Whiskey Everywhere but not a Drop was Drunk!
The booze flowed in a sale at fine art auctioneers Peter Wilson…but not a drop was drunk. This was fine “Midlelton Very Rare Irish Whiskey” and the 30 bottles that passed under the hammer in last week’s two-day sale were purchased purely for investment purposes.
The purchaser was appropriately an Irish man who had travelled to the Nantwich, Cheshire, saleroom, while a Bolton buyer bidding on the internet secured rare bottles of St George’s Distillery Whisky and American Bourbon retailed by the English Whisky Co.
Together the 42 lots all sold, raising a total of £11,000 against pre-sale estimates of £5,000-7,000.
The delighted vendor, who lives in Staffordshire, had decided to cash in his collection to fund the purchase of a sports car. He had followed the classic investment route of buying two bottles of a certain vintage and drinking only one. The tactic paid off handsomely.
Most valuable single bottle proved to be the earliest Midleton in the collection dating from 1984 and complete with box, registration card and sleeve cover. It sold for £850 against an estimate of £350-540.
A bottle from the 2009 release sold for £600 or six times the presale low estimate, while bottles from 1992 and 1993 performed well, each selling for £500 against estimates of £150-250.
The whiskey is produced at a distillery Midleton, East Cork, and is matured for up to 20 years in old American bourbon oak barrels. New bottlings are produced annually, created specially by the master distiller from the whiskeys selected from the distillery’s warehouses.
The core success of this sale, however, was the continued strength of the market for Northern art, notably works by Manchester artist Geoffrey Key (b.1941) whose oils secured the top four prices in the section, sold on the second day of the auction.
Most wanted was “The Entertainers”, signed and dated ’13, 98.5 x 148.5cm, 38.75 x 58.5in, showing a dance troupe of two couples on a stage. It sold for £11,000, while its nearest contender was "Reclining Figure", signed and dated '89, on board, 61 x 91.5cm, 24 x 36in, which sold for £6,800.
A landscape "Bend in the River", signed and dated '08, 39 x 49.5cm, 15.5 x 19.5in, sold for £5,200 and a couple embracing in a work titled "Garden Wall I", signed and dated '93, on board, 72.5 x 52cm, 28.5 x 20.5in, sold for £4,700.
The clamour of buyers for signed, limited edition prints by L.S. Lowry shows no sign of abating, two copies of "Man Lying on a Wall", numbered 232/500 and 379/500 respectively selling for £3,500 and £3,400, both above the presale low estimate
"The Level Crossing, Burton On Trent", with a Fine Art Trade Guild blindstamp, from an edition of 850 sold for £2,600 against an estimate of £1,500-2,000.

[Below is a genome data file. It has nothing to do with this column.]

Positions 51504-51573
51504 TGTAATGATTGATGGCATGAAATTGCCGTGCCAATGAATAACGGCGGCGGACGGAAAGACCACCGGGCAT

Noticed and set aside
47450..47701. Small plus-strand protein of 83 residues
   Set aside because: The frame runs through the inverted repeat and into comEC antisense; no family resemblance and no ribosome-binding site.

Peter Wilson sales continue to champion antique English furniture, the highlight this time being the £2,000 achieved by a Victorian mahogany wind-out dining table with four extension leaves, all standing on five turned and fluted tapering legs with brass cup casters. It measured 122 x 487cm (48 x 152in) big enough for the grandest dinner parties.
An early 19th century Caernarfonshire bread and cheese cupboard (cwpwrdd bara caws) of oak construction with pine sides and back failed to sell on its first outing but rose to £1,100 this time out, more than the price it failed at last time and exceeding its presale estimate.
The cupboard’s top section had two three-panelled doors with fretted decoration, while the base had two drawers and two single panel cupboards, all with original steel hinges and locks, brass handles and polished pine shelves.
Rarities always sell well, even if they are in need of restoration. A George III mahogany artist’s desk with hinged rectangular top above a frieze containing three drawers and two hinged candle stands was in in a sorry state. Its leather inset was missing, its hinges damaged and four knobs were and a lock were missing, but it still achieved £850 against an estimate of £300-500.
Top priced lot in ceramics was a cup and saucer by doyenne of studio potters Lucie Rie (1902-1995), the brown glazed body with scratched liner decoration and impressed monograms, which sold for £2,200, a multiple of its estimate, while in a small selection of musical instruments, a violin by the French maker Honoré Derazey (1794-1883), sold with a dendrochronology dating the spruce belly to 1805, realised £3,800.
Entries of good quality furniture, antiques, works of art and collectors’ items are now invited for Peter Wilson’s July 5-6 sale. For further information, visit the website www.peterwilson.co.uk.